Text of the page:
Researchers Engineer Escherichia coli for the Production of Branched-Chain Fatty Alcohols

The properties of branched long-chain fatty alcohols (BLFLs) make them more suitable as diesel fuel replacements and for other industrial applications than their straight-chain counterparts. While microbial production of straight long-chain fatty alcohols has been achieved, synthesis of BLFLs has never been done.

The team of Wen Jiang from Washington State University engineered four different biosynthetic pathways in Escherichia coli to produce BLFLs. The team then used a modular engineering to optimize the supply of precursors to their resulting strains. This optimization improved BLFL yield concentrations by up to 6 times. The best performing strain overexpressed 14 genes from 6 engineered operons and produced 350 mg/L of BLFLs in fed-batch fermenter.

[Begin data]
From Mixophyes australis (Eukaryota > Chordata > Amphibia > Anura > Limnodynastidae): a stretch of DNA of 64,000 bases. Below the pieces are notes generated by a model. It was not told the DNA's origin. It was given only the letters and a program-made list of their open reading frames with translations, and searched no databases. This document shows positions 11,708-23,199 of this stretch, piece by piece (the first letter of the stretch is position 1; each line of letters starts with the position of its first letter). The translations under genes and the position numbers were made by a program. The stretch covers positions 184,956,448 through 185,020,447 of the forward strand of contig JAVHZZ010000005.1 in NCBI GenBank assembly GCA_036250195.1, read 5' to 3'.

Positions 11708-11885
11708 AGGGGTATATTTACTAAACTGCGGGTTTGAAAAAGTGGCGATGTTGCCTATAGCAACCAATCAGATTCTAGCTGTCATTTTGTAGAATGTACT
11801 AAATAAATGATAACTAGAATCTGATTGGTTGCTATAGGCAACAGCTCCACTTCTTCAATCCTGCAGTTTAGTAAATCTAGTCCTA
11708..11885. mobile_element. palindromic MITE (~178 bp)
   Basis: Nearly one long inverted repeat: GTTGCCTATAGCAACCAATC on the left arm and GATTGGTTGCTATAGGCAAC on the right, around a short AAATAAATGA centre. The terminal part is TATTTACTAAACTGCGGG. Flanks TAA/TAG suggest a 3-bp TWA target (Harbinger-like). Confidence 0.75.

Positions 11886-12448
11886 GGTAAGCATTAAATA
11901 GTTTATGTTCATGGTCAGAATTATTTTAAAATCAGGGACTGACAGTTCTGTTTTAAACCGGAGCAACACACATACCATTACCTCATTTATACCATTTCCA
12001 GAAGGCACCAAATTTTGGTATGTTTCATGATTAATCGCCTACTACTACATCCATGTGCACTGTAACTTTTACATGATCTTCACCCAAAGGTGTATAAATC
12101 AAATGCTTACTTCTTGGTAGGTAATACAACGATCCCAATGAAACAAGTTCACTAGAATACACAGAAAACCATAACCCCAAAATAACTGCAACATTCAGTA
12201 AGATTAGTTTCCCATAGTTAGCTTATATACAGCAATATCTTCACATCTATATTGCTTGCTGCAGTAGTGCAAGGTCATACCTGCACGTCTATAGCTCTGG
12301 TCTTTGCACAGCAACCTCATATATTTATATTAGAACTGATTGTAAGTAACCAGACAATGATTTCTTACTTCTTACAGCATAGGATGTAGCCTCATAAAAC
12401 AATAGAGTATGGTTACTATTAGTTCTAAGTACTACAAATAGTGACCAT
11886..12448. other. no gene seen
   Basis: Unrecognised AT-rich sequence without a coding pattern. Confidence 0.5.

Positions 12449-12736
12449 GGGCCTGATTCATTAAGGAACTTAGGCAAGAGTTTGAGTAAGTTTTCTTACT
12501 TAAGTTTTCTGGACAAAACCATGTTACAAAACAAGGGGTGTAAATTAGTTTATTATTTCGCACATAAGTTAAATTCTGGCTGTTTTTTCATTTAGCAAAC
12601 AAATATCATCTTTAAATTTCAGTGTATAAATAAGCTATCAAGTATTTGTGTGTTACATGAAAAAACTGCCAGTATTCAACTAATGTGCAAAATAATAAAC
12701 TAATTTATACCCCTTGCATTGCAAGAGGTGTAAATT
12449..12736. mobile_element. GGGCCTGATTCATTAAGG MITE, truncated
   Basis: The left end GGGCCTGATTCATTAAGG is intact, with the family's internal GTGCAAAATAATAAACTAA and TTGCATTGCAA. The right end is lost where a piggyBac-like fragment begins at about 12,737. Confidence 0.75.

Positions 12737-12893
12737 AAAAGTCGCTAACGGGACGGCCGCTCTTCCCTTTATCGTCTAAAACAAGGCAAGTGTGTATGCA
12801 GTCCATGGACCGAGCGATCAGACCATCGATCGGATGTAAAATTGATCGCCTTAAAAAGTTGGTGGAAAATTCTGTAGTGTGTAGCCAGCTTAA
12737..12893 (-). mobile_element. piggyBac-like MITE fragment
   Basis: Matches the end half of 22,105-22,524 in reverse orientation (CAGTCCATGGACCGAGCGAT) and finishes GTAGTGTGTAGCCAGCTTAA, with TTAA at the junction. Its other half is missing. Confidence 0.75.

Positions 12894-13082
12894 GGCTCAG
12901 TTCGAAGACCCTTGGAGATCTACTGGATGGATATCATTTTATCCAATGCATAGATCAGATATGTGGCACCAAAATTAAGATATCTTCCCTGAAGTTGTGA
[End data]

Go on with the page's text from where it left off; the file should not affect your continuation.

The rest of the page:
This work provides knowledge for the production of BLFLs and related chemicals in high concentrations and yields.


This article is part of the Crop Biotech Update, a weekly summary of world developments in agri-biotech for developing countries, produced by the Global Knowledge Center on Crop Biotechnology, International Service for the Aquisition of Agri-Biotech Applications SEAsiaCenter (ISAAA)

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